When we arrived to Fort Wadsworth for the start there was a VERY long large line for all runners to go through before getting to any corrals.
Cops were checking for bibs, ensuring you had only the clear plastic bag and winding everyone who passed through. Lots of discarded bags, blankets, bottles and such outside because they were on the not allowed list.
- Wear throw away gear because the whole security and then waiting around will have you cool down.
- Sit down as much as you can instead of standing for hours on end (think about how that wastes energy).
- READ the guide so you know what’s not allowed.
Are Hydration Packs allowed at NYC marathon?
NOOOOOO. This caught a lot of people by surprise in Chicago.
Running belts and handhelds are ok.
You may not bring in liquids over 1 liter. In Chicago, they were asking us to pour out ALL liquids at the start, so my recommendation is to wait to mix any of your nutrition until you are in the starting area. If they make you pour it out there will be a water station somewhere.Prepping for the #nycmarathon - here's the answers to common questions! #runchat Click To Tweet
Are face masks required?
Not any longer.
Why do they say allow 30-60 minutes for the finisher’s area?
It’s not because you are hanging out having a party. You end up walking at least another mile to get through the entire finishing area and then back out to where you can meet up with family and friends.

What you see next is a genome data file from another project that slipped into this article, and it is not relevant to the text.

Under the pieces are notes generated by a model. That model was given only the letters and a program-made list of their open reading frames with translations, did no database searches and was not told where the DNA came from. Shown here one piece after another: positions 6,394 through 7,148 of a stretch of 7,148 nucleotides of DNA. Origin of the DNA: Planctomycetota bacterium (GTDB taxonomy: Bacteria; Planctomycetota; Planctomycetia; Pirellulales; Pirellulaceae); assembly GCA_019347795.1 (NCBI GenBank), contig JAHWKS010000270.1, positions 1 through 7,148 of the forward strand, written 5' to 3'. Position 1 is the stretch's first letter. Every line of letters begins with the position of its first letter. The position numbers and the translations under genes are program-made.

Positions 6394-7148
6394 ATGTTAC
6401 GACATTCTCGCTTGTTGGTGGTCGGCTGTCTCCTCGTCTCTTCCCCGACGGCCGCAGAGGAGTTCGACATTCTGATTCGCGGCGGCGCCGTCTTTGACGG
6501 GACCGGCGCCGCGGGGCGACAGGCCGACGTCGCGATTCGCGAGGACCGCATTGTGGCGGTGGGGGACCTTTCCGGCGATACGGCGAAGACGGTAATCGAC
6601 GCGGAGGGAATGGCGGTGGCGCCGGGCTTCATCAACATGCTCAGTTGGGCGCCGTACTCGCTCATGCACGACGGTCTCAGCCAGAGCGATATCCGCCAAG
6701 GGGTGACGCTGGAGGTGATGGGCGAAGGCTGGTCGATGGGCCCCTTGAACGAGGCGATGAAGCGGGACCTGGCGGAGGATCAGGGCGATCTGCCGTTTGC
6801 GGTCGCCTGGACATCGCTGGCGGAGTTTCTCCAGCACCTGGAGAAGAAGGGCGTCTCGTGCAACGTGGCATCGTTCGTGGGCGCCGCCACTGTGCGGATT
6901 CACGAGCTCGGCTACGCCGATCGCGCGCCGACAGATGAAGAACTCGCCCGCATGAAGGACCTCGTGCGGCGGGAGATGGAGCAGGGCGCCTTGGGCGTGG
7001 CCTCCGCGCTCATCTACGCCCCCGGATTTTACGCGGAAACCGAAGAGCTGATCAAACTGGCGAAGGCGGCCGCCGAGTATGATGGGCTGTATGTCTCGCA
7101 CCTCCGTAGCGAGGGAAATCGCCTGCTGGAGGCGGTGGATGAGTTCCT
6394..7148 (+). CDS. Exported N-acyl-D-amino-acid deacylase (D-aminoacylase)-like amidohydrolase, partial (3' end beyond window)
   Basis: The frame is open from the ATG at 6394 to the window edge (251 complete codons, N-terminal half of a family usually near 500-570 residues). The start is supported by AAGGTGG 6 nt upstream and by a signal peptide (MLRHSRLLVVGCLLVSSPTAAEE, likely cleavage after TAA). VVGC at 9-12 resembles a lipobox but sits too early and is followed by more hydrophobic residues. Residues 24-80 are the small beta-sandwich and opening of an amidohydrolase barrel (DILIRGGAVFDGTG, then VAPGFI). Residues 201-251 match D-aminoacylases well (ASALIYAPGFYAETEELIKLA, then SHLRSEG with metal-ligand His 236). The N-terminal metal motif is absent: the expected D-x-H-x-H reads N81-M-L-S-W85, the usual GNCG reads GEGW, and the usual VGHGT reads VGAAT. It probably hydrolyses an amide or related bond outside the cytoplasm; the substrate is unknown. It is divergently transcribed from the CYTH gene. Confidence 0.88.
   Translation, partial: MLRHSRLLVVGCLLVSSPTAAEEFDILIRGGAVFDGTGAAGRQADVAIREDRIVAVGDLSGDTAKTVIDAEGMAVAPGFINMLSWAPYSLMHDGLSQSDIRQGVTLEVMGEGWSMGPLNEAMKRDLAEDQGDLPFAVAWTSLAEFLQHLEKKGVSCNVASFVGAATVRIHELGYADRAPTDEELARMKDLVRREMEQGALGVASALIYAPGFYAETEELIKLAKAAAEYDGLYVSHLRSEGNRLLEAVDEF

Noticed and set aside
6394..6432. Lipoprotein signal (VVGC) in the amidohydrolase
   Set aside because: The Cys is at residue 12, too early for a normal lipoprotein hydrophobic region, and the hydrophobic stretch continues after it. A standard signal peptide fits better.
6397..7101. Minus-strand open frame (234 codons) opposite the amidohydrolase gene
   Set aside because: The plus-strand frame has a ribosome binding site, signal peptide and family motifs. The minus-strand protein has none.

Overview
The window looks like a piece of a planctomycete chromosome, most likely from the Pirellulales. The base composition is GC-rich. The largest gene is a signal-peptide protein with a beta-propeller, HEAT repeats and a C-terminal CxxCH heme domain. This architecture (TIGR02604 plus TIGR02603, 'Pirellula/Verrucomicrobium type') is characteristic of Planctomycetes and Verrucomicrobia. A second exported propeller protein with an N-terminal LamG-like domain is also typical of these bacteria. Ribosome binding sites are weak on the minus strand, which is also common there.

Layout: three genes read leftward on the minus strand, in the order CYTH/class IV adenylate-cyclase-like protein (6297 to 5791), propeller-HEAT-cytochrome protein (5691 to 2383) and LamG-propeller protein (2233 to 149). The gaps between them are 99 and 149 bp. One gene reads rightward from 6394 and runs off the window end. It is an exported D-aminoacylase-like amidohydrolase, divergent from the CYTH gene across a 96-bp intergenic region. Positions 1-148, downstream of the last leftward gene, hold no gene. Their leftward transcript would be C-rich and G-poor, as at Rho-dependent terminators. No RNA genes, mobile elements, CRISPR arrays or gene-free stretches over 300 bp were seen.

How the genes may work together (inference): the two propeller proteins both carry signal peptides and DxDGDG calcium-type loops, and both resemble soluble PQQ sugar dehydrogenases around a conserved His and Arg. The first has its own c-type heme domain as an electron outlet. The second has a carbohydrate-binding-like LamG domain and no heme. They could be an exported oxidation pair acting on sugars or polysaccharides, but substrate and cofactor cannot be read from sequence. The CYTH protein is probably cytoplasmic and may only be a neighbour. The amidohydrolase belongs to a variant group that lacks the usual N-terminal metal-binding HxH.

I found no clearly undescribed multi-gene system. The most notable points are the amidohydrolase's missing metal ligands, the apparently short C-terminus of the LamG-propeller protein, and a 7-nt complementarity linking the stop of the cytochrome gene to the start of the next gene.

It’s simply a lot of people to move through and it’s a slow march past medical, the photo line, heat blankets, a bag with water and snacks then much farther to any bag pick up area.
What are the VIP tents?
There are a number of VIP tents and entry is given for a lot of sponsors, elites, celebrities or awesome people who are running it for the a millionth year in a row. I think maybe some tickets are sold, but hard to find.
The primary benefit is NO waiting for porta potties, which is a huge deal.
Additionally you are out of the cold and able to sit on a chair, so if you arrive to the island hours before the start this an help to conserve a lot of energy. Worth it 100%.
What’s the expo like?
Definitely one of the better expos, if you like expos…and I do! A lot of the sponsors go all out with cheer stations, places to make signs, videos and of course all kinds of gear with NYC on it.
Not a lot of “specials” or deals that I could find though.
- Do plan extra time since they are checking vaccinations
- Do not spend too long just walking around the day before the race
- Do keep sipping lots of water ALL day long
- Do enjoy every freaking second of this experience
Here’s a little throwback NYC marathon love.
Advice from the elites?
I was lucky to attend NYC with Asics, which meant that I once again got to do a warm up run and breakfast with some amazing athletes.
Here are a few marathon words of wisdom from Ryan Hall, Deena Kastor and Pete Jacobs.
Happy to answer any other questions you come up with! These are just the big ones I heard a lot!
More marathon day tips:
- Marathon Fueling Strategy
- Marathon Pacing Strategy
- What to wear on marathon day (for all different temps)
Other ways to connect with Coach Amanda